Sigur Ros - Takk that! Iceland's chilly minimalists blow back in

We've all heard hours of Sigur Ros's atmospheric washes, even if we didn't realise, across acres of TV. The band tell Nick Hasted about their new album

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Sigur Ros vanished four years ago. In their absence the band who are, after Bjork, Iceland's biggest musical export, saw their atmospheric music, with singer Jonsi Birgisson's unearthly falsetto at the apex of every soaring chorus, remain an emotion-pumping fixture on British TV, from Planet Earth to The X Factor. Their last two studio albums, Takk (2005) and With a Buzz In Our Ears We Play Endlessly (2008), sold half a million each, honing the sort of prettily emotive formula which has served Coldplay so well.

Their much delayed 10th album's title, Valtari, means "Steamroller" in Icelandic, and a planet-crushing comeback would seem on the cards. Except that Sigur Ros have abandoned music which was turning blandly acceptable for more challenging terrain.

"It feels like the last two albums are more upbeat," Birgisson tells me. "Too joyous, too festive! Maybe it became too easy. It's time for us to take a left turn and do something more experimental. It feels like a new beginning."

Sitting in his Covent Garden hotel room, Birgisson is a boyishly petite 37-year-old who slaps his thigh when he laughs, his only bluffly Viking trait. For all the prog-rock-style grandiosity of their gigs (caught on last year's stopgap live release Inni), the chasm between Sigur Ros and rock norms is visible in their modest singer. The title of new song "Dauoalogn" means, he tells me, "dead calm – it's about peace and quiet." Bassist Georg Holm, who I meet separately, dubs the new album "introverted". Painstakingly pieced together last year from songs abandoned in their time off, it feels fascinatingly unfinished, haunted by static and surface noise. The Billie Holiday songs Birgisson has on as we talk suggest a model for its intimate warmth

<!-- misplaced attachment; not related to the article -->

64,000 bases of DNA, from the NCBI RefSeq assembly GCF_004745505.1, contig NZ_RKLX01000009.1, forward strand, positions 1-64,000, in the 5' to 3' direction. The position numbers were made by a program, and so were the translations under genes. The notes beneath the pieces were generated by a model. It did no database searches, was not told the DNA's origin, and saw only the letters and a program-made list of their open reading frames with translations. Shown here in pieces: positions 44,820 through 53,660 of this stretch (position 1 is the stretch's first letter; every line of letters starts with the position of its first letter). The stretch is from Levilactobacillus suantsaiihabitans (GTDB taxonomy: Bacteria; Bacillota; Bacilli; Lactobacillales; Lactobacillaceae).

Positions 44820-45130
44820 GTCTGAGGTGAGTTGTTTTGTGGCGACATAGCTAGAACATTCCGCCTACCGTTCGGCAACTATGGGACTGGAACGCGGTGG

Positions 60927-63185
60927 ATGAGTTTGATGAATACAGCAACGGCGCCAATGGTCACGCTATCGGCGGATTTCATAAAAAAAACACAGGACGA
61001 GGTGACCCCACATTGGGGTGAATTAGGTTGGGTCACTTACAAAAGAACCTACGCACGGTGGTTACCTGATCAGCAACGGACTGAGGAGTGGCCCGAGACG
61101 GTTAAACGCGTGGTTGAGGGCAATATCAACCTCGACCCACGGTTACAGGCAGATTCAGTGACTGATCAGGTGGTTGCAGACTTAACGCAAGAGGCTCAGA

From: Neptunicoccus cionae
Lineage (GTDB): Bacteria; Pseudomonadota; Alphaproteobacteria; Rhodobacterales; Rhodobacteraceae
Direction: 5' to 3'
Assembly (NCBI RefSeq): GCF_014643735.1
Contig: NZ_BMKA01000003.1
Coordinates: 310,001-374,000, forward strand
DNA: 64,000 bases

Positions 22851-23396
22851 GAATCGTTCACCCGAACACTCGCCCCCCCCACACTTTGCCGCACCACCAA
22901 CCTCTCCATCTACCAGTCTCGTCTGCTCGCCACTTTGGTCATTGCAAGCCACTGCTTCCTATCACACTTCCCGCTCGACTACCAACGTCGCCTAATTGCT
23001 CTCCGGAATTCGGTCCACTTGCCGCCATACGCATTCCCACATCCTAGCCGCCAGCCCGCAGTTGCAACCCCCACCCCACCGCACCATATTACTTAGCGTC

"I like having her in the background," he tells me. "Billie Holiday's the only thing I have on my phone. Modern-day recording sounds really shitty. But this sounds warm and cosy and camp-firey. We are trying in our music to be timeless, and make it sound organic like that. It was so amazing in those days, they were just in a room playing music around one microphone..." Have Sigur Ros tried it that way?

"No, we are not that good. We could never do it! They're musicians. We're more like noodlers... and I never saw myself as a singer. I started singing because somebody had to. Of course, over time you get better..."

The mystique fans see in Birgisson, which he doggedly pricks with such statements, springs from his ethereal, unworldly stage presence. So it's a shock when he mentions his previous job working for his dad, usually described as a sylvan-sounding blacksmith. But Birgisson the frail imp of myth was forged in a blunter, working-class, reality.

"I worked at my father's steel factory on ships that came to harbour," he remembers, "and that was dark, oily, cold. I was working with these old guys, and they were all depressed. It was freezing and snowing, everything was rust and cold steel. You had to saw steel pipes into a hundred pieces, and you went out of your body and thought about nicer things. Actually, I had a lot of good ideas there."